A Pretty Quiet Quarter, by Some Standards

Garrison Keillor likes to begin his "news from Lake Woebegone" segment by telling people that it's been a quiet week in the fictional Midwestern small town. Then he gets into the entertaining details.

After reviewing fourth-quarter and year-end earnings statements from the mortgage industry, much the same can be said about the most recent mortgage servicing hedge results.

It's been a quiet quarter, for the most part. Not that there was no reason to worry. The average prime 30-year mortgage rate was 6.30% at the start of October, according to Freddie Mac's weekly rate survey. By the end of December, the average 30-year rate had slipped to 6.18%.

For the most part, that modest rate rally didn't trip up too many lenders, but there were more than a few that reported modest impairment to their mortgage servicing rights asset for the fourth quarter.

Let's start with the big kids.

Countrywide Financial Corp. saw its total loan servicing pretax earnings decline to just $9 million in the fourth quarter of 2006, down from $306 million in the fourth quarter of 2005, largely as a result of negative changes in MSR values and hedging losses. The company said quarterly earnings were constrained by a $215 million negative swing in the value of the MSR asset and retained interests coupled with a $132 million increase in interest expense related to the asset. While servicing cash flow remained strong (servicing fees net of guarantee fees totaled just over $1 billion for Countrywide in the fourth quarter), higher interest rates and increased leverage in the servicing sector stemming from the issuance of $1.5 billion high-equity-content debt securities drove up interest expense.

Wells Fargo, the nation's largest servicer with a $1.3 trillion portfolio as of Sept. 30, 2006, saw reasonably placid results despite its huge portfolio. Like Countrywide, Wells reported gross servicing fee revenue in excess of $1 billion, boosted in part because of its acquisition of MSRs from Washington Mutual.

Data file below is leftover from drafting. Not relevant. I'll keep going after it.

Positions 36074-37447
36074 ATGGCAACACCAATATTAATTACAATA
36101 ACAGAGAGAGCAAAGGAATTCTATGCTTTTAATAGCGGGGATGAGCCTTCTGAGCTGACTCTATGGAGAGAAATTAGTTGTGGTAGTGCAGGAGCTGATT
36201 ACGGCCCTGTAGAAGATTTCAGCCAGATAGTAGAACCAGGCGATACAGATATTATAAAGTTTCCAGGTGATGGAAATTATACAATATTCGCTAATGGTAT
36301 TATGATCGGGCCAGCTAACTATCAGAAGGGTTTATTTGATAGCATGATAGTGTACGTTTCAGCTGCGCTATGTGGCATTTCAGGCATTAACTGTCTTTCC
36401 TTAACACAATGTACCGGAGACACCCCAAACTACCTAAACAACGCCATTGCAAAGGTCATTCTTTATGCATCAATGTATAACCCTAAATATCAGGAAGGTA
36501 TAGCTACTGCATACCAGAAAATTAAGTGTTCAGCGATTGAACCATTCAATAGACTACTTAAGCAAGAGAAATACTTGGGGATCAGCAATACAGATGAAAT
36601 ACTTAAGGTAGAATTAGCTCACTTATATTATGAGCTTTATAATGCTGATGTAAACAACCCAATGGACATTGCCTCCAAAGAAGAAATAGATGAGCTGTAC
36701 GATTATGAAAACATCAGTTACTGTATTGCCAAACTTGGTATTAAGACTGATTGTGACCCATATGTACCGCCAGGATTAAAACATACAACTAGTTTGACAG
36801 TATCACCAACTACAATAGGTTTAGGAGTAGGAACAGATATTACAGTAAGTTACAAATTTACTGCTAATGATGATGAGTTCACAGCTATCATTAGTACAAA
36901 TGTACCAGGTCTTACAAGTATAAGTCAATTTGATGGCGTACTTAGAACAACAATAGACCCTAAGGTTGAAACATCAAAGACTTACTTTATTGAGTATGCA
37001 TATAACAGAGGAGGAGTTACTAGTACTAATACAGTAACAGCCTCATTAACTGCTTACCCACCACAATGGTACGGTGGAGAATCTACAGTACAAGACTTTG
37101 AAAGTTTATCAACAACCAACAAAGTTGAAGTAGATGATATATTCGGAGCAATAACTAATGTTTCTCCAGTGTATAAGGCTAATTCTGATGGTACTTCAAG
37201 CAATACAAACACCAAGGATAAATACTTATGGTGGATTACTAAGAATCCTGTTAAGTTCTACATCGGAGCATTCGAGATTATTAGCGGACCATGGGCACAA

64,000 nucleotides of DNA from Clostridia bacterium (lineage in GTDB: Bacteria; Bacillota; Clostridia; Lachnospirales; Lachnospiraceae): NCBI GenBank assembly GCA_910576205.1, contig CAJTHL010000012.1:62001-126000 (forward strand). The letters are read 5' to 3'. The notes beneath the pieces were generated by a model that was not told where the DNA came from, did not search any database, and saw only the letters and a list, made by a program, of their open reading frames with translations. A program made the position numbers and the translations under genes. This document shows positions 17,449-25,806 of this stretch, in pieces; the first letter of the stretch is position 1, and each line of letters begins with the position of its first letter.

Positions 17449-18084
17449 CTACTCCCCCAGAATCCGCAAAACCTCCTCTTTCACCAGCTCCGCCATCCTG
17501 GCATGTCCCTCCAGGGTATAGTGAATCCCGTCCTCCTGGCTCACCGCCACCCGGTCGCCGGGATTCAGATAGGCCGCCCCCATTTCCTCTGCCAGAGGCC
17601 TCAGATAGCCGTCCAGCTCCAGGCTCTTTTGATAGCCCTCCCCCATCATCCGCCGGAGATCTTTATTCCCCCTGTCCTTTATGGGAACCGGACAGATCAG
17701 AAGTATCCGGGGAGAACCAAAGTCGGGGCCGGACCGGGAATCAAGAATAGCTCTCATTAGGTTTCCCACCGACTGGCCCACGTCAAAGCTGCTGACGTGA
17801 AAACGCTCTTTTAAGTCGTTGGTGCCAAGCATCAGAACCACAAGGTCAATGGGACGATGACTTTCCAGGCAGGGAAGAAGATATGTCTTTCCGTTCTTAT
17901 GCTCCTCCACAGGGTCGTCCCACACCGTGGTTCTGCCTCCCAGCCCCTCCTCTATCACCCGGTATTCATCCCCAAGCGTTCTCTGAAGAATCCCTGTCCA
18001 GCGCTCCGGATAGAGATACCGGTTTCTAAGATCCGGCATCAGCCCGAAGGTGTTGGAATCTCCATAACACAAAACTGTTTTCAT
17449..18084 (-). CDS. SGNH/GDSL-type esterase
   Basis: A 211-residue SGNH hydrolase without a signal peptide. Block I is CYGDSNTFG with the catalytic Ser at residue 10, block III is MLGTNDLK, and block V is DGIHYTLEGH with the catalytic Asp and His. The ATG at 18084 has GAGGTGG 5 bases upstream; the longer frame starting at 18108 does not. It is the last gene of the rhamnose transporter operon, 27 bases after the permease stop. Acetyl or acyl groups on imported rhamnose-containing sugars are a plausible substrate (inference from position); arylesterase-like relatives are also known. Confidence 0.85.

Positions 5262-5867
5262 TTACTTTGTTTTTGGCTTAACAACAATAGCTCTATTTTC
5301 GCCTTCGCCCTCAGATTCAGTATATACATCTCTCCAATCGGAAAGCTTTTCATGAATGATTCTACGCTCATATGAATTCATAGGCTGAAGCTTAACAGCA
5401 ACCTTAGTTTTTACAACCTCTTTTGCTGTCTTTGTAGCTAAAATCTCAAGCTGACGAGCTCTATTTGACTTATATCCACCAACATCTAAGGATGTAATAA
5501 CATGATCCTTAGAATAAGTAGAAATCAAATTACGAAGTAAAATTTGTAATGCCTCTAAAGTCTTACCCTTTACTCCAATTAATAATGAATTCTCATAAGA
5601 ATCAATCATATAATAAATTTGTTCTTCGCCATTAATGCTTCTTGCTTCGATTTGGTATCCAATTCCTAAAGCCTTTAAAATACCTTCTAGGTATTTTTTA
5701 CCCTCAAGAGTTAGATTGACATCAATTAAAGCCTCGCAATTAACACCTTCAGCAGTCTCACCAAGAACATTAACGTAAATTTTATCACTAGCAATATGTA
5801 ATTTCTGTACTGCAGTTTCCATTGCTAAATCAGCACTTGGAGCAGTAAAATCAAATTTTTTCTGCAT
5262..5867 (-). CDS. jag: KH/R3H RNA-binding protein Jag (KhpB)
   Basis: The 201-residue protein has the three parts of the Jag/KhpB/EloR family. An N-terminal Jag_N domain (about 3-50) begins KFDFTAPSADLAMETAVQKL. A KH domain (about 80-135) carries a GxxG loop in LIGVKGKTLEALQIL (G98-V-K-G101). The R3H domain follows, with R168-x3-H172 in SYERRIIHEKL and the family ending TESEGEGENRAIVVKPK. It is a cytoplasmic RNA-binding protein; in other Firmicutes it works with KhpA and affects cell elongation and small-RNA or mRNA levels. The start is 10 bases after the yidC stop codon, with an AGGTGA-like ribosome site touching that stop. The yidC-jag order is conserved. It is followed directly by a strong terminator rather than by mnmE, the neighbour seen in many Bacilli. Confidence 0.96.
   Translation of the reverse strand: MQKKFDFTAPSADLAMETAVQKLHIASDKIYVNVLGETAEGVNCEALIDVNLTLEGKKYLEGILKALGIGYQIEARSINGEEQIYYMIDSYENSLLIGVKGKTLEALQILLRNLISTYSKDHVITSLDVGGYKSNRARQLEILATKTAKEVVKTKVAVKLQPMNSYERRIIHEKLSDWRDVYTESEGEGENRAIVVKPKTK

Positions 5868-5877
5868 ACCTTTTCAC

Wells' chief financial officer, Howard Atkins, told investors that the impact of interest rate movements on the servicing portfolio net of hedging value changes during the fourth quarter "was negligible."

Not everyone was so lucky. IndyMac, after posting stellar servicing results earlier in the year, saw its return on equity from servicing and interest-only securities decline in the fourth quarter. That contributed to IndyMac falling short of earnings expectations for the quarter.

IndyMac doesn't treat its mortgage servicing portfolio as just a "macro-hedge" against its loan origination business. Instead, IndyMac wants its MSR business to contribute to earnings across rate cycles, and it actively hedges the asset to make sure the MSR results aren't impaired when rates drop. But in the fourth quarter, hedging results weren't sufficient to offset a $3 million writedown in the MSR asset. And with a servicing asset now valued at about $1.8 billion (and totaling more than $140 billion of home loans), IndyMac may have gotten off easy. The writedown could have been larger given the weak hedging results.

IndyMac is hardly alone. The flat yield curve has made hedging more challenging and more expensive for many lenders. With economists predicting that the flat curve is likely to persist through much of this year, those challenges aren't going away anytime soon.

Snapshot: Industry's Largest MSR Portfolios

Wells Fargo $1.31 trillion

Countrywide $1.24 trillion

Washington Mutual $757 billion

Source: MSN/Quarterly Data Report. Data as of Sept. 30, 2006. (c) 2007 Mortgage Servicing News and SourceMedia, Inc. All Rights Reserved. http://www.mortgageservicingnews.com http://www.sourcemedia.com